Chelsea & Barcelona: victims of destiny

Chelsea's billions, courtesy of the Russian "oligarch" Roman Abramovich, has enabled them to establish a powerful bridgehead in England and to a lesser degree in Europe.

RANDOM is as random does, seeding is as seeding does, but what should never have happened so early has happened. Chelsea and Barcelona, who would surely have constituted an ideal European Cup 2006 Final, are now obliged to meet in the first knockout stage of the competition. What a waste, you might say. How sad that one of the two must now drop out so early.

But, which one? Barcelona's voluble President — but surely no more so than Chelsea's Jose The Mouth Mourinho, is already crying for revenge, insisting that when the teams met in the quarter-finals last season, Barcelona were unfairly eliminated. I'd say that he had a pretty good point. As one who was present at Stamford Bridge when the teams met in the second leg, I was hardly the only one convinced that when Chelsea scored what proved their decisive goal, it was only because the Barcelona goalkeeper Valdes was blatantly fouled as he came to collect the left wing cross. A foul, which produced that Chelsea goal.

Frank Rijkaard, the Barca manager, is far too much of a gentleman to talk about revenge. Indeed he kept wonderfully quiet last season under immense provocation from Mourinho, who first quite wrongly accused him of entering the referee's dressing room at half-time in the first leg at Nou Camp; and was properly punished, then before the second leg sneered at his alleged lack of success as a manager. Rijkaard could well, had he wished, countered by sneering at Mourinho's non-existent playing career, while he himself had been a major midfield star with Holland and Milan. Nor, at the Press Conference, which followed the second leg, did Rijkaard even mention the illicit goal whereby Chelsea had just won.

Chelsea's billions, courtesy of the Russian "oligarch" Roman Abramovich, has enabled them to establish a powerful bridgehead in England and to a lesser degree in Europe. Rumours that they may offer Thierry Henry of Arsenal �150,000 a week to join them sicken rather than impress. The truth is, however, that their European results this season have not been overwhelming. On their last visit to Spain, they actually lost to Betis Seville, while even in the Premiership, which they have dominated, several of their victories have been meagre one goal margin affairs.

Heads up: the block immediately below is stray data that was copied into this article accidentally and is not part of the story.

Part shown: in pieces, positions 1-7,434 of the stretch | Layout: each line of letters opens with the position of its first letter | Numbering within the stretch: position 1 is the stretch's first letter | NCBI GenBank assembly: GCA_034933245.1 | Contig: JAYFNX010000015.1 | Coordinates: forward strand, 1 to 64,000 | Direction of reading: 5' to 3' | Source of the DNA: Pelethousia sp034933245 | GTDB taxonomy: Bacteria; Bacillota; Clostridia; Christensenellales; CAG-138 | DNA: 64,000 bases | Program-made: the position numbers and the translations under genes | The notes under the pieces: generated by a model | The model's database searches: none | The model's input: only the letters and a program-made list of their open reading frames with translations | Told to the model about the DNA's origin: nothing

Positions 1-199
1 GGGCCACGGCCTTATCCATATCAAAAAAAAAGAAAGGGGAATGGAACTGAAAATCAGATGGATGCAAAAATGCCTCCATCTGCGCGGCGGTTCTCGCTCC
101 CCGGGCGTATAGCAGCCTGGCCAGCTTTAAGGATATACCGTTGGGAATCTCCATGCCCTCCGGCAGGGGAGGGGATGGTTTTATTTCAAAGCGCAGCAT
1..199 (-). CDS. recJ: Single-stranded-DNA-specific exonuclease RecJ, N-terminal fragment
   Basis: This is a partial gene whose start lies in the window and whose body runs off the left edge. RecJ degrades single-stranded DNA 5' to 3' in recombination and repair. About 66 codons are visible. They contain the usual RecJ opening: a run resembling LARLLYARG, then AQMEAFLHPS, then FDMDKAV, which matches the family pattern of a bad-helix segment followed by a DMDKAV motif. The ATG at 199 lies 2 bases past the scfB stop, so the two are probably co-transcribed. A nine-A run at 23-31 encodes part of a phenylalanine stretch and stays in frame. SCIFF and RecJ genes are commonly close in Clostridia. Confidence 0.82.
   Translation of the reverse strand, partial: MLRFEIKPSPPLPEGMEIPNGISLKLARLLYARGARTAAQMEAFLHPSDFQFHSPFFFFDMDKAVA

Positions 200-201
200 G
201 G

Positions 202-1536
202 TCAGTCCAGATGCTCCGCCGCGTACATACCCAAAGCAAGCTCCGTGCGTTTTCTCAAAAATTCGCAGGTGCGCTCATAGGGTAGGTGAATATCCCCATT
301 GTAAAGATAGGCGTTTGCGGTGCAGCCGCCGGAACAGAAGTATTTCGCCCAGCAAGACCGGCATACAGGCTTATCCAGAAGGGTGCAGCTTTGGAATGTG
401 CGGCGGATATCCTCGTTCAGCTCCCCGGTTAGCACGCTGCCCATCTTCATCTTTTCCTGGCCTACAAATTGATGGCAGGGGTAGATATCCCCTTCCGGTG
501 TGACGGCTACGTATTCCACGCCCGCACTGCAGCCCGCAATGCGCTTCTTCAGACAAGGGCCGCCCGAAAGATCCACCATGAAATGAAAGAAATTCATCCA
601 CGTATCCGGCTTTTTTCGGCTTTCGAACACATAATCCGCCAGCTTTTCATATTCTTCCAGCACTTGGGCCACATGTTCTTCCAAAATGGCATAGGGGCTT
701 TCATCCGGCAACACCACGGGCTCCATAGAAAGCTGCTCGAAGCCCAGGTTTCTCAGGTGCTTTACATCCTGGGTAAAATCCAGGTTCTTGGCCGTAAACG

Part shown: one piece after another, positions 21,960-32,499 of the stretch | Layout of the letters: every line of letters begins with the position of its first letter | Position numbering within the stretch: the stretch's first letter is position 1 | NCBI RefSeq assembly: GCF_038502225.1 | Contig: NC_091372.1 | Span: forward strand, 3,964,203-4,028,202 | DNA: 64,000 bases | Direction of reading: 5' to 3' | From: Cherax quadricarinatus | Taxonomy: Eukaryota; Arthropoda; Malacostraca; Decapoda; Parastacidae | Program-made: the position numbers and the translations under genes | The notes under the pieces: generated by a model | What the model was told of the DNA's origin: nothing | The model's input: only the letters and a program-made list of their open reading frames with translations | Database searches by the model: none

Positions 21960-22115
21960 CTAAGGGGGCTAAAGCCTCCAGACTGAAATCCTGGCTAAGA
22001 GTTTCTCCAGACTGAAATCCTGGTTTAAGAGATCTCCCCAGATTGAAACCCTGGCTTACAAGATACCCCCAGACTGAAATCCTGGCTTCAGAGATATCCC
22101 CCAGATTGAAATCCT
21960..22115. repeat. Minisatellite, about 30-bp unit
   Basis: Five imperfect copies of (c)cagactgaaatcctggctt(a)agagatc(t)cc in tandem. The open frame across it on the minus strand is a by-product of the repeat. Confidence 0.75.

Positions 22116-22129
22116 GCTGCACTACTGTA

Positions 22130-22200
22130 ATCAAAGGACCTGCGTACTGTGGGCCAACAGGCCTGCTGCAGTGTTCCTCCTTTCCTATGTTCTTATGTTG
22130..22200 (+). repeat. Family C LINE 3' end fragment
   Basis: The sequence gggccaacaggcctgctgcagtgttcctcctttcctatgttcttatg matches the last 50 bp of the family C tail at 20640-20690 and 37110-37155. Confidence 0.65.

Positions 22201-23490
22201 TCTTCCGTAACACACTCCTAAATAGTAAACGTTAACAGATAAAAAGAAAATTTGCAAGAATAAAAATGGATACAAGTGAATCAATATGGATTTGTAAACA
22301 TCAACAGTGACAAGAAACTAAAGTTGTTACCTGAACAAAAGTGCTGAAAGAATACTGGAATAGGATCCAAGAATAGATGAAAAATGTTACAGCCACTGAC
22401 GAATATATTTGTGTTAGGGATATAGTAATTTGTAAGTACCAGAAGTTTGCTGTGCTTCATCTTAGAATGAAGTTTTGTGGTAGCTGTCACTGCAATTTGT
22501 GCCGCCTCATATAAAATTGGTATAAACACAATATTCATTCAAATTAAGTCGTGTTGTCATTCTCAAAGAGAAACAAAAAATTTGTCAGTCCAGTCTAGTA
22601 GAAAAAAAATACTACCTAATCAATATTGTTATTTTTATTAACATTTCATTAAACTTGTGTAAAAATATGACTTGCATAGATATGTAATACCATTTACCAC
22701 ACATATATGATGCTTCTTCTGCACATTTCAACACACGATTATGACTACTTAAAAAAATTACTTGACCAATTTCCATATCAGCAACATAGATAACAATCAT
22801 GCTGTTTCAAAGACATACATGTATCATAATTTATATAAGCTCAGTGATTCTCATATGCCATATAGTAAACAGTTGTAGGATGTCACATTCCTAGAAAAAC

It would be difficult for Barca to play so ineptly in defence as they did in the early stages of the game at Stamford Bridge; and their attack now not only includes the splendid European Footballer of the Year Ronaldinho, who scored an astonishing free kick goal at The Bridge, not only clever Deco and explosive Samuel Eto'o, but the newest Boy Wonder of European football, the Argentine striker Lionel Messi, who has been at Nou Camp since he was 13 and is only 18 now.

Chelsea will be without their tough Ghanaian midfielder Michael Essien for both matches; and quite rightly too. The UEFA have given him a two-game suspension for the horrific foul he committed in the last, meaningless, group game at The Bridge against Liverpool on poor Dieter Hamann; unsanctioned by the inept German referee. Frankly, as one who was there, I don't think the punishment fitted the crime. In midfield Frank Lampard is a driving force with a powerful right-footed shot, while on form, the gifted wingers Damien Duff and Arjen Robben can win any game. Yet the odds do seem to me to be slightly on Barcelona.

There is another Anglo-Spanish tie between Real Madrid and Arsenal. As we well know, the Gunners under the much-vaunted Arsene Wenger make a habit, just like England under Sven Goran-Eriksson, of going out in the quarter-finals of this tournament which they may ultimately well do once again. Meanwhile, they must hope that by the time it comes to February, Real will be in as great a quagmire as they have been most of the season, sacking yet another manager in Wanderley Luxemburgo, losing Raul to injury, and Zinedine Zidane, in terms of prowess, to the depredations of the years.

As for David Beckham, the streak of petulance which had him sent off the field against Argentina in Saint Etienne in 1998 seems to have reasserted itself in spades; as evidenced by his recent expulsion for what the Scots would call a red mist moment, when his reaction was simply and unforgivably absurd.

Somewhat ironic that when the Gunners meet Real, definitely inept against Chelsea, Patrick Vieira won't be playing for either side; but for Juventus. Summer after summer he was on the point of leaving Arsenal for Madrid while they sought desperately to keep him. But last summer it was they who let him go. They plainly felt he was over the hill and decided to pocket what they could. They did have a point, but they have so palpably missed his sheer physical power in midfield, as recent defeats at Bolton and Newcastle have shown, with manager Arsene Wenger wont to complain about excessive challenge. But he hardly helps by doing such daft things as choosing the lanky, shaky Frenchman Pascal Cygan, weak enough at centre back, as a pitifully inadequate left back.

Juventus, with Ibrahimovic towering up front, abetted by David Trezeguet and Alex Del Piero coming into something like his old, best form, must be fancied against Werder Bremen, but they must keep a keen eye on Miroslav Klose, the prolific striker in the Bundesliga.

Liverpool, the holders, have themselves been running into form and should prevail against Benfica, though the Portuguese, even without their key attacker Simao, were good enough to draw at Manchester United.

Bayern Munich and Milan are finely balanced. Alberto Gilardino gives Milan new options up front but the defenders are ageing. Inter? With Adriano in attack, Ajax must stay constantly alert to the Brazilian's threat.